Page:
Mr Kwamena Duncan, the Central Regional Minister, has charged school authorities to ensure strict compliance of COVID-19 safety protocols to prevent its dire consequences.
He advised students and staff to religiously abide by the safety protocols instituted by the government to prevent the spread of the coronavirus (COVID-19) adding that those who disobey the order would be dealt with under the law to serve as a deterrent to others.
Mr Duncan advised when he toured some Senior High Schools in the Cape Coast Metropolis to assess their readiness and adherence to Covid-19 safety protocols as schools reopened on Monday, June 22.
The Regional Minister visited St. Augustine’s College, Ghana National College, Mfantsipim, Wesley Girls, Holy Child, Aggrey Memorial Zion, and Christ the King Academy.
He was accompanied by Mrs Martha Owusu -Agyemang, Regional Director of Education, Mrs Akosua Agyeiwaa Owusu-Sarpong, Regional Director of Health and Commissioner of Police (COP), Paul Manly Awuni, Regional Police Commander.
The President, Nana Addo Dankwa Akufo-Addo in his address on Sunday, May 31, directed all educational institutions including Universities to re-open for final year students to complete their studies.
This also includes second-year Gold Track students who are to complete the second semester which was truncated as a result of the outbreak of Covid-19, compelling the Government to close schools amidst many other measures.
Mr Duncan was satisfied with the pragmatic measures put in place by all the schools and urged the authorities to remain focused to help check any outbreak in schools.
In all the schools visited, the Ghana News Agency observed the presence of quantities of Veronica buckets, hand sanitizers, and strict adherence to safety protocols.
At the entrance of the schools were security personnel who checked the temperature of all people entering the premises followed by detailed registration of all students with varied identification codes for easy tracing in case of any detection of the virus.
Also, nurses had been assigned to the schools with designated quarantined centres while some trained staff were on hand to ensure compliance, monitoring, and evaluation of measures.
At St Augustines College, as at 0100 hours, the school had registered almost half of the 1,100 students as many arrived in intervals to register with efficient safety protocols.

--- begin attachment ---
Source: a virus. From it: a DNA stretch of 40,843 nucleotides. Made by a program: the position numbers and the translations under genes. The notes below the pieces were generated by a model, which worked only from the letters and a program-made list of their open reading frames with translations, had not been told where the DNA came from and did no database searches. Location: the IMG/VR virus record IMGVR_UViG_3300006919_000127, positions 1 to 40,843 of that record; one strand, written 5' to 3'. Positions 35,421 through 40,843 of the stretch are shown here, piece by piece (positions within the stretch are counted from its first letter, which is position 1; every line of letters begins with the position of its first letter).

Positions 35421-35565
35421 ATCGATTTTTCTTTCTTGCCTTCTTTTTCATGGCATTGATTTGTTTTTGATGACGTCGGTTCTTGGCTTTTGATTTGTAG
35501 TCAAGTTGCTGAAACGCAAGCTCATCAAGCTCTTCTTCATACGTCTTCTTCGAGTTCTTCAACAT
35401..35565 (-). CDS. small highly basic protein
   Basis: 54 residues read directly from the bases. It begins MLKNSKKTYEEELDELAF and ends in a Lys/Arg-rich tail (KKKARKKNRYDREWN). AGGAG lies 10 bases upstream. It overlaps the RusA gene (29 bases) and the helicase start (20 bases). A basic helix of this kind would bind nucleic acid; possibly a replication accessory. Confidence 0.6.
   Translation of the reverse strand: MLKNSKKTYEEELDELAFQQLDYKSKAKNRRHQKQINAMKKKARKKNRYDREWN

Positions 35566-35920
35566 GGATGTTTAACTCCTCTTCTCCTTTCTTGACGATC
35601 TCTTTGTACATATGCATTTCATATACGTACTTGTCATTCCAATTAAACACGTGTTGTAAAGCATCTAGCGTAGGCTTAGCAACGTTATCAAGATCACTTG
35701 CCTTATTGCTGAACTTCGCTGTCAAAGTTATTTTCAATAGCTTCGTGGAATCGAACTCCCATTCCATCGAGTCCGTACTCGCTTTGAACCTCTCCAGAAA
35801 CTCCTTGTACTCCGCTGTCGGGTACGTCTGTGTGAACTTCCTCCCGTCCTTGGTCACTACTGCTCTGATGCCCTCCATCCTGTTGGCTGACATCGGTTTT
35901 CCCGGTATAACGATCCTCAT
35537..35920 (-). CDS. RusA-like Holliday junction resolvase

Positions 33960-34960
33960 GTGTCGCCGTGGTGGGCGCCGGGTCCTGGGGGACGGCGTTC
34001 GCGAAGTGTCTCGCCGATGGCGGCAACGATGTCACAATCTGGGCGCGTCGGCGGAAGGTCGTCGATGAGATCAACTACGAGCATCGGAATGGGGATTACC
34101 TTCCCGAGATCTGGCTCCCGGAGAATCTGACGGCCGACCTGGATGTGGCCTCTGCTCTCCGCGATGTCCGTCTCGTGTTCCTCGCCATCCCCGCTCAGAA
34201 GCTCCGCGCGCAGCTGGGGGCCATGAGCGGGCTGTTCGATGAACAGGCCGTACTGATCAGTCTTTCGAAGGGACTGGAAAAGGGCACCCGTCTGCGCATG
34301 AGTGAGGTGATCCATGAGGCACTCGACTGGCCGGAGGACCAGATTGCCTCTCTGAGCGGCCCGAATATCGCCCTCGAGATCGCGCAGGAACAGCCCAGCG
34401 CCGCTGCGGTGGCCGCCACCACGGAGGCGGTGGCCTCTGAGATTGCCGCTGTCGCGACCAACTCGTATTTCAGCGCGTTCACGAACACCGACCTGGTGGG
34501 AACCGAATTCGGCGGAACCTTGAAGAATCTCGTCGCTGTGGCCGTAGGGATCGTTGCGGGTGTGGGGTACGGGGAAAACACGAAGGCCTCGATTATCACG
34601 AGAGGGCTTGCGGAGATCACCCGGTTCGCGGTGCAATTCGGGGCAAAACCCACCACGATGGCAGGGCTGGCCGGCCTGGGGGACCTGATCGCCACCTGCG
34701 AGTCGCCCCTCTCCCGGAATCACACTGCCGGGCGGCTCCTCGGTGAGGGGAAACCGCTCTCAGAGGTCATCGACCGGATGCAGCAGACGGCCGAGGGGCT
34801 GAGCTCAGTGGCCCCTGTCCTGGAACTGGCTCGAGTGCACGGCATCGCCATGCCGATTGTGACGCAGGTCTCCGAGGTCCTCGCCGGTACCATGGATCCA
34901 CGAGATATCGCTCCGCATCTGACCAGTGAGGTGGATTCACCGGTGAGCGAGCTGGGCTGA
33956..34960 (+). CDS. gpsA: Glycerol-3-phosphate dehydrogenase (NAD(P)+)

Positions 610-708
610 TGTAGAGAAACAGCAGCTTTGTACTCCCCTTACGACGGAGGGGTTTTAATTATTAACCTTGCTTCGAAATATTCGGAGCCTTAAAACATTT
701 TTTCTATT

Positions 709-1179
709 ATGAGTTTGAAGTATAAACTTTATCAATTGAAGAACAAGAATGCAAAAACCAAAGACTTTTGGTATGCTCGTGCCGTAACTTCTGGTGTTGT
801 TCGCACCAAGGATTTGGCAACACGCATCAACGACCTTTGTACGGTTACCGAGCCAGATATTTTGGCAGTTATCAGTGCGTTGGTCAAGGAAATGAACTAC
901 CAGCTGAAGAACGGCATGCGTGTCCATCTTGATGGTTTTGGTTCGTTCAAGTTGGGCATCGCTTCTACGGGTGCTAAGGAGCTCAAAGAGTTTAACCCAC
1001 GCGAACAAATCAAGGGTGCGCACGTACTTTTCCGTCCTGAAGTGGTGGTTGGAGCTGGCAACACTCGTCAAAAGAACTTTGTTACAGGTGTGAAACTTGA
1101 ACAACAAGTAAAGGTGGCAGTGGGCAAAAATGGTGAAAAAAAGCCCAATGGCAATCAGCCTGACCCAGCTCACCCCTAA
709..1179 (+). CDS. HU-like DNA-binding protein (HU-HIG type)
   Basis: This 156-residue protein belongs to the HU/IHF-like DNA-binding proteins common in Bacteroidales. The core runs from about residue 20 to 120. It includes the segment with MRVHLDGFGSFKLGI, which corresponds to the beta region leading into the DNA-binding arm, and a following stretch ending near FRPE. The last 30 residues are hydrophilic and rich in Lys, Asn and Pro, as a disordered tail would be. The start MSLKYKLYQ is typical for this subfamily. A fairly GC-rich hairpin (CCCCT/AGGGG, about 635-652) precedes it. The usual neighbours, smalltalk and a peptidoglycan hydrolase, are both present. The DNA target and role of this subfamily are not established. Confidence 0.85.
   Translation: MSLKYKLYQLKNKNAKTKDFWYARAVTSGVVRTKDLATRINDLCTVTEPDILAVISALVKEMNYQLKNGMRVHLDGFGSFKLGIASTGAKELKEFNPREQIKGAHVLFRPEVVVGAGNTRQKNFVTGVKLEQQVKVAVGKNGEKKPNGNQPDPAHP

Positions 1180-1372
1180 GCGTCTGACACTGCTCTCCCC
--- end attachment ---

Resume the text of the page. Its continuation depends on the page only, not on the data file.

The situation was not different at Wesley Girls Senior High School where about 835 students made up of 453 and 382 final year and gold track students respectively were expected.
Mrs Florence Offei, Headmistress of Academy of Christ the King was deeply worried about low students attendance saying, of the 650 expected day students, less than 100 had reported as at 1420hrs.
Mr Francis Ato Davis, Assistant Head of Academics at Adisadel College was also displeased with students’ attendance as less than half of over 1,063 expected students had reported.
However, he assured of their readiness to commence academic activities with over 50 classrooms and well-spaced out dormitory beds, dining hall for decongestion.
A quarantine centre and quantities of personal protective equipment and detergents were all ready.
Other heads of schools expressed similar sentiments of low students turnout and assured parents of adequate measures put in place to prevent the outbreak of the virus in schools.
Nonetheless, a cross-section of parents and students in an interview with the Ghana News Agency expressed fear despite the safety protocols to prevent the COVID-19 outbreak in schools.
Mr Seth Appiah, a parent was not pleased to send his ward to school with the view that the students should not be rushed back to school until the pandemic was brought under control.
Madam Regina Otabil, another parent on the other hand clamoured for the early reopening of schools because she was overburdened with work and taking care of children.
“My resources are overstretched because, since the closure, they have had to hire the services of caretakers to manage their homes while they were at work.”
She noted that in as much as they wanted their children to be in school they were also concerned about their safety, adding that the huge population in some of the schools will make it different to observe social distancing.